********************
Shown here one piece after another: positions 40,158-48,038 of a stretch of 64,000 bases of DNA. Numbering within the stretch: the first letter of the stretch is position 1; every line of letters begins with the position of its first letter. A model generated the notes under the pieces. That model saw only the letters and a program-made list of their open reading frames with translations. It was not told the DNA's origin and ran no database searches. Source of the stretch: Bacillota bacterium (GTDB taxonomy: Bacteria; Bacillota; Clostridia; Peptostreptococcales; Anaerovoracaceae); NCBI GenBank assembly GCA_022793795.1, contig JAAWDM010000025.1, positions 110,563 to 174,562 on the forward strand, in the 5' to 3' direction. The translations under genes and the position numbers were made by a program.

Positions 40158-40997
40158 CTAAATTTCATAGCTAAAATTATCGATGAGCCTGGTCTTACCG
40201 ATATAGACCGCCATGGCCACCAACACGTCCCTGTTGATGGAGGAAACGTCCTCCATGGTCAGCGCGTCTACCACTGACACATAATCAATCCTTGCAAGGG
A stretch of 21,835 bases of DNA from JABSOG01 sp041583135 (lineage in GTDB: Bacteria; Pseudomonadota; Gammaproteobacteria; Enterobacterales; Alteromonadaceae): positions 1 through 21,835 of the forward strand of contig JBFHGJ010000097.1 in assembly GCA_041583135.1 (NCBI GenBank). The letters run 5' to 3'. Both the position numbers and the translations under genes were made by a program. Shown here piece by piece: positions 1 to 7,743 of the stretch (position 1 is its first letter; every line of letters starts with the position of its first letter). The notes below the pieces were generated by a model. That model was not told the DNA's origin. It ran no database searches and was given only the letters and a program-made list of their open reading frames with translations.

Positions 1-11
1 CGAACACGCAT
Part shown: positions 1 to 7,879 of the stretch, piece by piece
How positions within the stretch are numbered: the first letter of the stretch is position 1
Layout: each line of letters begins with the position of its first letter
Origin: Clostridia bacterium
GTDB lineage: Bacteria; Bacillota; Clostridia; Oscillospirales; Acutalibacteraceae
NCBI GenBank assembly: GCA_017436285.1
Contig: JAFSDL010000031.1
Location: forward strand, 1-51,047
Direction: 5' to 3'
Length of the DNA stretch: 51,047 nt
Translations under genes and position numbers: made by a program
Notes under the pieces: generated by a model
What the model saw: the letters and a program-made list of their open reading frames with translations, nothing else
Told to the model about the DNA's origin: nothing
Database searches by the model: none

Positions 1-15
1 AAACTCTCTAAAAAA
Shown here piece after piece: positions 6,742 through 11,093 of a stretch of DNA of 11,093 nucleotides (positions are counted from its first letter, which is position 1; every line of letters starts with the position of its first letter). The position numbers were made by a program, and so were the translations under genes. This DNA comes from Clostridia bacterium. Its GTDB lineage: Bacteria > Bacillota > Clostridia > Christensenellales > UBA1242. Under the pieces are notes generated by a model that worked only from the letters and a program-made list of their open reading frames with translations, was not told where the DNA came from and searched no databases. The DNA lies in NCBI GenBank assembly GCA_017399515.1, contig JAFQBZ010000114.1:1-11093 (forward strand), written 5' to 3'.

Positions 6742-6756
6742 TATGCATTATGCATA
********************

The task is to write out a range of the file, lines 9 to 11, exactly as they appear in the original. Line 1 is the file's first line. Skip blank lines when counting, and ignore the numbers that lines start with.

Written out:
How positions within the stretch are numbered: the first letter of the stretch is position 1
Layout: each line of letters begins with the position of its first letter
Origin: Clostridia bacterium